The number of political prisoners who died due to severe torture and medical neglect in Bahrain rose to 49 since 2011.
All of the victims prisoners lost their lives due to brutal torture and the policy of medical negligence practices by the Bahraini regime authorities.
Prisoner Barakat, who was sentenced to life imprisonment, died after his health deteriorated in Salmaniya Hospital in the Bahraini capital, Manama, on Wednesday.
His death came a few weeks after the murder of prisoner Abbas Malallah with a weapon of medical negligence in Jaw Prison on April 6.
As usual, the Ministry of Interior is trying to evade the crimes of killing prisoners by fabricating false accusations against the victims.
The Bahrain Center for Human Rights called for the release of prisoners who have been arrested in connection with issues related to the political and human rights situation in Bahrain since 2011.
It stressed the need to open an impartial and independent investigation into prisoners’ death and hold accountable those who are proven to be involved.
The Bahraini government is facing severe criticism for responding to repeated calls by human rights organizations to release political prisoners.
To reduce the risk of the virus spreading through the prison system in Bahrain.
Human Rights First describes the conditions of prisoners of conscience in Bahrain’s Jaw Prison as “horrific.”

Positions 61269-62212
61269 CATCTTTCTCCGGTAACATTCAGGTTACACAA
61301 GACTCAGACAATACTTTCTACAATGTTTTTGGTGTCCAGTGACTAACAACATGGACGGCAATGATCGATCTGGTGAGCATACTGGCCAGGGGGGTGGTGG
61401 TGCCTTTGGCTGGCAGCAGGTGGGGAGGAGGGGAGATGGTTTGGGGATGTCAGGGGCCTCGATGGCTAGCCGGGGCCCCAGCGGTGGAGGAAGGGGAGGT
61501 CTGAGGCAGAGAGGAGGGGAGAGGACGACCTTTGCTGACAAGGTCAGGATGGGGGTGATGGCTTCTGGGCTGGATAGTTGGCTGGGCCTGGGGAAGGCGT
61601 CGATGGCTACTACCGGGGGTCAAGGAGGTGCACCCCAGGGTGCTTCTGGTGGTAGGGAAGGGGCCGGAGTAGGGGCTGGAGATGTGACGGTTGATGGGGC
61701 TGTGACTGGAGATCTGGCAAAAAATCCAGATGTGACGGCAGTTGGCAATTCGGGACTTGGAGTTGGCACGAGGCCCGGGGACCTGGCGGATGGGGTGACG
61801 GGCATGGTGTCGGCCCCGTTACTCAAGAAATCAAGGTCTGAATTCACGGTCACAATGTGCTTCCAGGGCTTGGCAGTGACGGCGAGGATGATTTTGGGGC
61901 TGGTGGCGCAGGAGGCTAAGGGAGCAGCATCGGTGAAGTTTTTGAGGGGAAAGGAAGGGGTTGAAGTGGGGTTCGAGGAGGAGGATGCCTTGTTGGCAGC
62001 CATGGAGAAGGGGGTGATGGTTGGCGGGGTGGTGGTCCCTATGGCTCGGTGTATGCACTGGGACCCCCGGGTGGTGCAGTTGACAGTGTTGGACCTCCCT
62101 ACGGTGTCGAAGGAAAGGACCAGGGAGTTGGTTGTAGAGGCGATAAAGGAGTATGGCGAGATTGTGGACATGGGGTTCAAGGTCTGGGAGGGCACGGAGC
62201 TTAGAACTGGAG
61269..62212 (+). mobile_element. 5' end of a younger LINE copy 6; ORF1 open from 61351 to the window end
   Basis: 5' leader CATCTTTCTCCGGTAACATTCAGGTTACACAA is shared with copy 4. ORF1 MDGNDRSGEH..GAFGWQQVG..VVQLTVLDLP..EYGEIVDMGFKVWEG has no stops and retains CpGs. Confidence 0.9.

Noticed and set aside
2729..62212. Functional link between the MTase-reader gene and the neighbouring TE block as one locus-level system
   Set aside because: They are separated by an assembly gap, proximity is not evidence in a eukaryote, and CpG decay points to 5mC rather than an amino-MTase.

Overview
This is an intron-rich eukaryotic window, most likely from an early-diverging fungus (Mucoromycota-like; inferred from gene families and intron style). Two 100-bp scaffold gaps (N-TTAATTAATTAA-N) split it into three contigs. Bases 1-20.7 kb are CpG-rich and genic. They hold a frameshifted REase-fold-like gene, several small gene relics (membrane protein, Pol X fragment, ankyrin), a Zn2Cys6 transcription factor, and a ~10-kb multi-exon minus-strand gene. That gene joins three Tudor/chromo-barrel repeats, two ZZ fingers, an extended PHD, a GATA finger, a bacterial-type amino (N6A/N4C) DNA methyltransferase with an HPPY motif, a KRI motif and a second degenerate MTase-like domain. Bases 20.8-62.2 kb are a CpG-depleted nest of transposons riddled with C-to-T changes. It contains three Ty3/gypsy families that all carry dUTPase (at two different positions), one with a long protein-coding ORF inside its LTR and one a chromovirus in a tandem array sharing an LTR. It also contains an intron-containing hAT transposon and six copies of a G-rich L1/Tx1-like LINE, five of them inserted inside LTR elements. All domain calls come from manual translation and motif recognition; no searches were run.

The committee, formerly known as the Lawyers’ Committee for Human Rights, says that the central prison “contains a combustible mixture of the young men who are serving long sentences, many of them have been tortured.”
The prison was built with a capacity of 1,201 prisoners, but the Bahraini authorities have accumulated about 2,700 inmates inside.
Based in New York City and Washington, DC, the human rights organization warned that prisoners are crammed into cells.
They complain that the guards regularly beat them.
Physical and psychological torture has always been systematic inside this prison. It was not surprising that they were subjected to severe repression in 2015 when protests broke out in prison.
The Bahraini Ministry of Interior does not hesitate to invent new brutal torture methods against prisoners of conscience, activists, human rights defenders or any opposition figure.
The inhuman treatment of prisoners consists of depriving them of health care and delaying treatment, especially for prisoners who suffer from acute illnesses that require regular treatment.
The authorities also refrain from performing surgical operations on prisoners and do not provide respirators for detainees suffering from asthma and chest infections.
Physical and psychological harm
As for torture and cruel treatment, the authorities used several methods to inflict physical and psychological harm on detainees.
These include placing them in tiny isolation cells for more than 23 hours a day, placing barriers during family visits, beating, ghosting and insulting their sect and belief.
Since the February 14, 2011 revolution, the Al Khalifa regime has committed a long list of bloody crimes against the Bahraini people.
The report issued by Americans for Democracy and Human Rights in Bahrain stated that prisoners of conscience are subjected to torture sessions, some of which lead to permanent injury or death.
The organization warns that torture is the most common violation in the Kingdom, and it frequently uses false testimonies, condemns and punishes “enemies of the state.”